Tight oil vs deepwater: do costs for conventional projects have further to fall?
Can new conventional oil projects compete with tight oil?
According to our recent Macro Oils long term outlook report, we think competition will come from projects located offshore and in deepwater, where project costs have already decreased by over 20% since the mid-2014 peak.
The vast majority of savings in the offshore sectors have been cyclical — via cheaper rigs and services — rather than due to structural changes, which are more important but much harder to implement.
So far, the structural changes we've seen have primarily been achieved through pre-FID project optimisation, designing projects that have fewer wells, smaller facilities and capacities, and more tie-backs. So while less overall resource is produced initially, capex and project breakevens are now lower. However, we believe deepwater costs will have to fall even further — possibly as much as another 20% — to be truly competitive with tight oil.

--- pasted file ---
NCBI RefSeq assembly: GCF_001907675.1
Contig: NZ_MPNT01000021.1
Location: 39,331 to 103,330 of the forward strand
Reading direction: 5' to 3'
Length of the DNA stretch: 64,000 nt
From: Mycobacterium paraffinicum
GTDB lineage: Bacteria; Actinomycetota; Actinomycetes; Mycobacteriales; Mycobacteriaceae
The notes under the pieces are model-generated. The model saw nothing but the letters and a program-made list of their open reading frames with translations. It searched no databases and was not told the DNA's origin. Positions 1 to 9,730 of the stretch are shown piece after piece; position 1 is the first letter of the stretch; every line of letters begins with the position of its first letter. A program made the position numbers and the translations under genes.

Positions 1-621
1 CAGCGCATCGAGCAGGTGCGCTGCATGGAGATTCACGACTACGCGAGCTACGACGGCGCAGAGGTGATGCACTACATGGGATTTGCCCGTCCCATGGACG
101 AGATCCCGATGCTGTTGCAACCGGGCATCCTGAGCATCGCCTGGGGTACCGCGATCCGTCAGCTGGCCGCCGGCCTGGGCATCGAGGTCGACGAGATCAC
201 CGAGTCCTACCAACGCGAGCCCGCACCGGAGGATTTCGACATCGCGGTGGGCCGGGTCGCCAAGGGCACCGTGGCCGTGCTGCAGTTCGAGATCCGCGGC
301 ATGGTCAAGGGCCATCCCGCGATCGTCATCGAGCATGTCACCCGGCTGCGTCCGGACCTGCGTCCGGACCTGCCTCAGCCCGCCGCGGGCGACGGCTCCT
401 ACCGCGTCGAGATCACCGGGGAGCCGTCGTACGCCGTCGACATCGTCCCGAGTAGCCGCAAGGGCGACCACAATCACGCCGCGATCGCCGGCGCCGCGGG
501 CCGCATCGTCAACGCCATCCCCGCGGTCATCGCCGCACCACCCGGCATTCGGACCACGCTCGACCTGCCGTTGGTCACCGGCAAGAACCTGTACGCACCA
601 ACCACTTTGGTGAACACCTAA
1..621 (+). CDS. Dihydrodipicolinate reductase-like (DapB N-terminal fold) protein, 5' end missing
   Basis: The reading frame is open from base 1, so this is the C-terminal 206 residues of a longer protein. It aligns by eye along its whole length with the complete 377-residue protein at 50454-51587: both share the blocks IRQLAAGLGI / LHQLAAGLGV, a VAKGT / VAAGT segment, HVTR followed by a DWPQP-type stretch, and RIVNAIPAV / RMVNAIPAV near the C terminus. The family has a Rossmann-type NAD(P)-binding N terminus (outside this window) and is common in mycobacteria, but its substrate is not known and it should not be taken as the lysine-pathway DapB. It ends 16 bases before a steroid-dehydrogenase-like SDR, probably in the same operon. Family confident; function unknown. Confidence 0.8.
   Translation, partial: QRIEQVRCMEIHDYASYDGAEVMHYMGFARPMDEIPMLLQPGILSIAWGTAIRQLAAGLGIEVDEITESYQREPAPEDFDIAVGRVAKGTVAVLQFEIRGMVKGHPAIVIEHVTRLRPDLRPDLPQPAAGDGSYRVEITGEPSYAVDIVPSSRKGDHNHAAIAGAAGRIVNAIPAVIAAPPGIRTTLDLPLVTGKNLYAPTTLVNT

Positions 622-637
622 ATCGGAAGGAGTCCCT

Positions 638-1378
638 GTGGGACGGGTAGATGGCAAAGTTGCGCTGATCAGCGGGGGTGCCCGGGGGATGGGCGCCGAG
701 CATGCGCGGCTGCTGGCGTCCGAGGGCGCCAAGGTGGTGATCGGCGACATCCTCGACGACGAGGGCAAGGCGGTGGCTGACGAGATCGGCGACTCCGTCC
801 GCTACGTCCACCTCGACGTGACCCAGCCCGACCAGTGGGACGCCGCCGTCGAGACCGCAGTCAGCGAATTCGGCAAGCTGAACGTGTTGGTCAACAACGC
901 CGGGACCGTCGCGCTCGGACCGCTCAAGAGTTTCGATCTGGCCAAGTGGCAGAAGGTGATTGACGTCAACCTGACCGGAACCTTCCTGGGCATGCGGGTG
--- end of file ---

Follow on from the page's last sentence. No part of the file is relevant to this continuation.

Why are deepwater costs taking so long to reset?
Implementing new ideas in deepwater takes far longer than onshore.
In the more active offshore sectors, evidence of structural cost improvements as wells are drilled better and faster. Target complexity is an issue – as companies move away from drilling in frontier areas and focus more on near-field and lower risk opportunities within known basins, efficiencies will rise. Companies remain divided rather than adopting universal standards. Some argue that each field is different and requires a bespoke design, but examples of subsea standardisation adopted in shallow water by Norwegian players resulting in cost reductions of more than 20%.
Breakevens for deepwater projects: lower, but a shrunken pool
The cost curve for conventional pre-FID projects has fallen significantly since its pre-price crash level to the point where these projects compete with US tight oil at the lower end of the curve. Breakevens have been lowered by 27% since mid-2014 to an average of US$55/ bbl today.
Although more work is needed for conventional projects to truly compete with tight oil, we see considerable scope for cost cuts in deepwater, where the bulk of material conventional pre-FID projects lie. A further 20% in cost cuts would make deepwater as a whole much more competitive with tight oil. Especially now that tight oil costs have bottomed out and are rising. The playing field for conventional and tight oil projects will become much more level going forward.